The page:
3. After the appellate order, the Income-tax Officer, Ernakulam Circle, Ernakulam, took up the matter again and passed Exhibit F, an order dated 27th November, 195 :

'This is a case where penalty proceedings were initiated under section 28(1)(c) for concealment of income and deliberately furnishing of inaccurate particulars.

The assessment for 1952-53 was completed on 31st March, 1953, on a total income of Rs. 37,598 as against Rs. 16,910-7-7 returned by the assessee. A lump sum addition of Rs. 5,000 was made to the gross profits to make up the proved deficiency in the same and Rs. 15,000 was added back as unaccounted for investment in building. The Tribunal held that as the assessee was able to prove the cost of the building at Rs. 34,000 and as Rs. 28,200 had already been debited as expenditure for the same, the addition need be limited to the difference, viz., Rs. 5,791, and Rs. 5,000 has already been added back there is no need for a further addition of Rs. 15,000. In any event there is concealment at least to the tune of Rs. 5,000. The assessee was requested to appear in person at my office on 7th November, 1956, for a hearing, but he did not avail of the opportunity, but simply sent a letter wherein he stated that as the penalty originally imposed had been cancelled in appeal it is not open to me to resurrect the proceedings already closed. The Appellate Assistant Commissioner has in his appeal cancelled the penalty on the technical ground that no personal hearing was given to the assessee. That does not make the proceedings rightly instituted ab initio illegal, as such I am competent to pursue the proceedings and impose penalty afresh after giving an opportunity for personal hearing. As deliberate concealment has been conclusively established in this case, I impose a penalty of Rs. 750 under section 28(1)(c) of the Income-tax Act, with the prior approval of the Inspecting Assistant Commissioner of Income-tax Ernakulam.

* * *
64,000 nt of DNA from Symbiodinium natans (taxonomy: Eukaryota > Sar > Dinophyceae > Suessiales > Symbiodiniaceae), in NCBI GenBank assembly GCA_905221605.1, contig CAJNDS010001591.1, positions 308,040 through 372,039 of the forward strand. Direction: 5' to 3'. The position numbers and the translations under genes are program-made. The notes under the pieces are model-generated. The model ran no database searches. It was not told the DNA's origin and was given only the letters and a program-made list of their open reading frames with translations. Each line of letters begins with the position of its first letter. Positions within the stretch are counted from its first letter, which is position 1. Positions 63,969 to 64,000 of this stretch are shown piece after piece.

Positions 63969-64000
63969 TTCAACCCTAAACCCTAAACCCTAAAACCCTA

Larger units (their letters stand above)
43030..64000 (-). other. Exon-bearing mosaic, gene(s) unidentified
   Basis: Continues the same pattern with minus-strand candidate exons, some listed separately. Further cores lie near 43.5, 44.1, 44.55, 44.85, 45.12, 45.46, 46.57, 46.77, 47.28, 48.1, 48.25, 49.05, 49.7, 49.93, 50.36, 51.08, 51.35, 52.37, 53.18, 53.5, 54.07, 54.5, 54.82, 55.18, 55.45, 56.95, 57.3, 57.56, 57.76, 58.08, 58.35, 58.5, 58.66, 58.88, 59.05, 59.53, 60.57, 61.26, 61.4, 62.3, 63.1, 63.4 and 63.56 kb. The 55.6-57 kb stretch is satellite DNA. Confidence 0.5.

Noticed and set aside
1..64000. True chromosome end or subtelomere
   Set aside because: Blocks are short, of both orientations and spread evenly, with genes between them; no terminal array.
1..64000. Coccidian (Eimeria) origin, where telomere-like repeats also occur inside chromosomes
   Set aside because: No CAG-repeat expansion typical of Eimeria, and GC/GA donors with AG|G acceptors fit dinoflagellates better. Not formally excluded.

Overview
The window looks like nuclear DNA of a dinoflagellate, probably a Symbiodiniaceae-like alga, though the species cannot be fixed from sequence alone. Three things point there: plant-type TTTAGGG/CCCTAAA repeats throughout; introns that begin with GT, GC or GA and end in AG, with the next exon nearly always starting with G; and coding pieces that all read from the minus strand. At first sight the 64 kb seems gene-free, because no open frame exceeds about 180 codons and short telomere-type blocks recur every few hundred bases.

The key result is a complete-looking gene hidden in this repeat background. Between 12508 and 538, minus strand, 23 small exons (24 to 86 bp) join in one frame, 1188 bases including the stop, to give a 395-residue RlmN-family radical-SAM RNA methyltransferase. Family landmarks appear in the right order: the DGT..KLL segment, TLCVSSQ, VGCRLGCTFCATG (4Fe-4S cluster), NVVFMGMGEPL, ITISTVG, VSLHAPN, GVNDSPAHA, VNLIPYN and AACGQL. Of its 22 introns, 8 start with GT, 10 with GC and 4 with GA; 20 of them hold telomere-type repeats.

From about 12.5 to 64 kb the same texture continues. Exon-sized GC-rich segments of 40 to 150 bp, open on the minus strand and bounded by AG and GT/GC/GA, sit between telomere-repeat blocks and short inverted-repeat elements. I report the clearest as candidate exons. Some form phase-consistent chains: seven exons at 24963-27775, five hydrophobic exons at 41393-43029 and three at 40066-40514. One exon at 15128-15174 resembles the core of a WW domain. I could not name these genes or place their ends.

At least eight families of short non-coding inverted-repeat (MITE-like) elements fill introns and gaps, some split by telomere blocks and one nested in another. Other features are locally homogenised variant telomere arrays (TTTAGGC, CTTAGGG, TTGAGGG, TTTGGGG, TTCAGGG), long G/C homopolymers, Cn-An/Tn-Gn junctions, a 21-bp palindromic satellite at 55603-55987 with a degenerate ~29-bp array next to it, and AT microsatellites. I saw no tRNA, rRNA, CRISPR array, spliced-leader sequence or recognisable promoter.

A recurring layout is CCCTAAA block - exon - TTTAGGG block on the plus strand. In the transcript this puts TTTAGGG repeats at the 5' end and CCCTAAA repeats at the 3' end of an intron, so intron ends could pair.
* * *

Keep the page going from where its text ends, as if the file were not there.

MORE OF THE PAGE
The penalty should be paid on or before 25th December, 1956.'

4. The question that arises for decision is whether Exhibit F can be sustained in view of Exhibit C. Section 31(3)(f) of the Indian Income-tax Act, 1922, provides that the Appellate Assistant Commissioner may, in the case of an order under section 28, 'confirm or cancel such order or vary it so as either to enhance or reduce the penalty,' and section 33(2 : 'The Commissioner may, if he objects to any order passed by an Appellate Assistant Commissioner under section 31, direct the Income-tax Officer to appeal to the Appellate Tribunal against such order, and such appeal made within sixty days of the date on which the order is communicated to the Commissioner by the Appellate Assistant Commissioner.'

No action has been taken under sub-section (2) of section 33 and I must hold that the Income-tax Officer, Ernakulam Circle, Ernakulam, is not entitled to ignore Exhibit C and proceed to impose a penalty as he has done by Exhibit F.

5. The petition is allowed. No costs.

Petition allowed.